A tasty L.A. mystery: Unwanted Uber Eats food deliveries vex Highland Park neighborhood

Bags of food from McDonald's, left, and Starbucks.
Unwanted orders from McDonald’s and Starbucks were delivered to the Highland Park home of Morgan Currier on Feb. 28.
(Morgan Currier)

At first, the deliveries were sort of delightful.

There were chicken sandwiches, milkshakes, pastries, lattes and more. Then the items started arriving multiple times a day, at all hours, delivered by Uber Eats.

The thing is, the recipients never ordered any of it.

Since late February, a stretch of Range View Avenue in Highland Park has been inundated with unwanted deliveries from Uber Eats, the online food delivery service. The items, residents said, have mostly come from McDonald’s and Starbucks, though a few other fast-food chains have been represented, too.

Six Range View residents interviewed by The Times said that they had received several Uber Eats deliveries of food they did not request — and that many of their neighbors had, too. A handful of people said they have gotten dozens of orders.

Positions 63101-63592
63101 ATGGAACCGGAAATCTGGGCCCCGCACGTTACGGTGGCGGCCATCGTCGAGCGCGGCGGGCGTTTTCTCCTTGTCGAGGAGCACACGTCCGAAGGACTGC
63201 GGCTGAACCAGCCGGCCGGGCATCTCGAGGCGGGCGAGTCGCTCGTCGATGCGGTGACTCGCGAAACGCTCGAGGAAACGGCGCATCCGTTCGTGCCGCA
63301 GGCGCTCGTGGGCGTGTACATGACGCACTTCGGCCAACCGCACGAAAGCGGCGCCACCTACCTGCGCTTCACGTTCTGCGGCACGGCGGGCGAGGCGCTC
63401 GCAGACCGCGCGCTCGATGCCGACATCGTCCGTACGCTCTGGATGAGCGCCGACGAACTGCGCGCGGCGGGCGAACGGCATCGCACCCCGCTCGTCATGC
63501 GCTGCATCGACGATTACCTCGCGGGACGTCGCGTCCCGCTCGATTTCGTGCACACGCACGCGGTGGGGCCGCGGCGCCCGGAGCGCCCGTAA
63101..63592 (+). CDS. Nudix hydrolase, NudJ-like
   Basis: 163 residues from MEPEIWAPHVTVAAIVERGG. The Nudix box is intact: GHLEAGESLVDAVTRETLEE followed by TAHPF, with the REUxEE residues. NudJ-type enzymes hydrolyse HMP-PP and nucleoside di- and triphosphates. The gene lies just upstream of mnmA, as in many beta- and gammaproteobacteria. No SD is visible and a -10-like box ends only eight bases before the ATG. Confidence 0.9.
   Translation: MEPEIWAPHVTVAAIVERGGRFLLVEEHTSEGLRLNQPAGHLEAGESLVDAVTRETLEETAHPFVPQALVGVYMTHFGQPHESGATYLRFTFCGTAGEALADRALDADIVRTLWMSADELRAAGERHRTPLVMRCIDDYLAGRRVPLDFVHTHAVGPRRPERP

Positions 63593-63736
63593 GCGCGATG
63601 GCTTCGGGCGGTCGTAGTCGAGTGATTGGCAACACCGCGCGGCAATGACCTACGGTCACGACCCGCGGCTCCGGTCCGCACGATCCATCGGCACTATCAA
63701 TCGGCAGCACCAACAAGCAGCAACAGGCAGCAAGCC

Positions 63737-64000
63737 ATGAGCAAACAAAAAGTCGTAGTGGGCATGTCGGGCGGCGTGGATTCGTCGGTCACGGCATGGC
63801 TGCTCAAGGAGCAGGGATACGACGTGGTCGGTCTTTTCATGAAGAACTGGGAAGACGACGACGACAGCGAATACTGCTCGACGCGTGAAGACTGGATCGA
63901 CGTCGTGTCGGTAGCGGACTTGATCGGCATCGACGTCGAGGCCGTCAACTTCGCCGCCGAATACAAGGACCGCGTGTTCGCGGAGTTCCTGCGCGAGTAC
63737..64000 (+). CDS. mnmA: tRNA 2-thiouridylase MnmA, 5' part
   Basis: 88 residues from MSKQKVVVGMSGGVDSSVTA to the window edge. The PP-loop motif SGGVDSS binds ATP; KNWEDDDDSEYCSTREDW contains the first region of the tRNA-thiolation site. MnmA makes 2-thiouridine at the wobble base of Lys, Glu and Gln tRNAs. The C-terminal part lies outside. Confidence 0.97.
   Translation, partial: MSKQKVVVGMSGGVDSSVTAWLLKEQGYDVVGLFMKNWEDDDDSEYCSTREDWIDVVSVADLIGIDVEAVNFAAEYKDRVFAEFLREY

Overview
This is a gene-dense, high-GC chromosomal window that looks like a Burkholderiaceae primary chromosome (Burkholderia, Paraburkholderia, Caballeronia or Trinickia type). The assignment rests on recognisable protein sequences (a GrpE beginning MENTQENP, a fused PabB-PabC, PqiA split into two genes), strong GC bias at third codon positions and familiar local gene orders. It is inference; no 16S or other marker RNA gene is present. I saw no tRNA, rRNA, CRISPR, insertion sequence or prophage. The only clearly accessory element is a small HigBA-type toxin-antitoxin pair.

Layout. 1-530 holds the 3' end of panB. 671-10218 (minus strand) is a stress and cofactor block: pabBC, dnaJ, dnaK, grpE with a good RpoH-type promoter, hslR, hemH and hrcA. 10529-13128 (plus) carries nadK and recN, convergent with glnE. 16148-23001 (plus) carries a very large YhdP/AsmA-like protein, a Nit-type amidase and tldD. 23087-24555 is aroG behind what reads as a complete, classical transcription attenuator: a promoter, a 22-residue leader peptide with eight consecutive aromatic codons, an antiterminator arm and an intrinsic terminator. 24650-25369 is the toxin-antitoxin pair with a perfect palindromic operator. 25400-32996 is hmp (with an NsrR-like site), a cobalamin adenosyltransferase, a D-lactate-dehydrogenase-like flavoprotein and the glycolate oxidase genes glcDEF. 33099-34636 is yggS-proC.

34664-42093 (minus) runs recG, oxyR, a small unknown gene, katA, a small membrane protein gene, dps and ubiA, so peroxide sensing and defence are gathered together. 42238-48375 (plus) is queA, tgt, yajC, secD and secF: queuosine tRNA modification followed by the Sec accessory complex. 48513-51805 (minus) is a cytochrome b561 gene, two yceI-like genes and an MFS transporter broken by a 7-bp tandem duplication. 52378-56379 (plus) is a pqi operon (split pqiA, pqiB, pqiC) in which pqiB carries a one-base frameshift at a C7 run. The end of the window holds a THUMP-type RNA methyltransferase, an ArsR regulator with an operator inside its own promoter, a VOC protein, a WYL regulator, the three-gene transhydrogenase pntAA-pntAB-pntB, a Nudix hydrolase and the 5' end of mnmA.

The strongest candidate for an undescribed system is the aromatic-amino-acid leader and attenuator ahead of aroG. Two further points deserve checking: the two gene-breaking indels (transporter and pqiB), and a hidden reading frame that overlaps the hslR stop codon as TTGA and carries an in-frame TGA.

“It is kind of remarkable what they are able to do with a pancake sandwich,” said bemused Range View resident Will Neal of the four McDonald’s McGriddles he and his wife received Feb. 25 — the first of about 40 deliveries to their home.

An order from McDonald's delivered by Uber Eats sits in front of a home in Highland Park on Feb. 28.
An order from McDonald’s delivered by Uber Eats sits in front of a home in Highland Park on Feb. 28.
(Morgan Currier)

Now, though, after more than two weeks of the confounding conveyances — and plenty of time spent theorizing about the phenomenon — it has become, for at least some, a nuisance.

“I don’t trust it — I’m throwing it out,” said Dean Sao, a carpenter at Pasadena City College. “I don’t know who’s doing it. We were joking at first: It must be Elon Musk — I don’t know who else could afford it.”

A spokesperson for San Francisco-based Uber, the parent of Uber Eats, told The Times that the company has launched an investigation into the source of the unwanted orders and has taken action against a number of accounts using the delivery service, without providing details of those measures. The spokesperson also said the company is monitoring orders sent to the affected section of Highland Park.

As far as whodunits go, the stakes are low. But the mystery of the fast-food deluge, which has the feel of a joke whose punchline has yet to be revealed, is the talk of the neighborhood. It has also highlighted the degree to which anonymity is woven into transactions carried out on the platforms of food delivery services, which have grown dramatically since the start of the COVID-19 pandemic.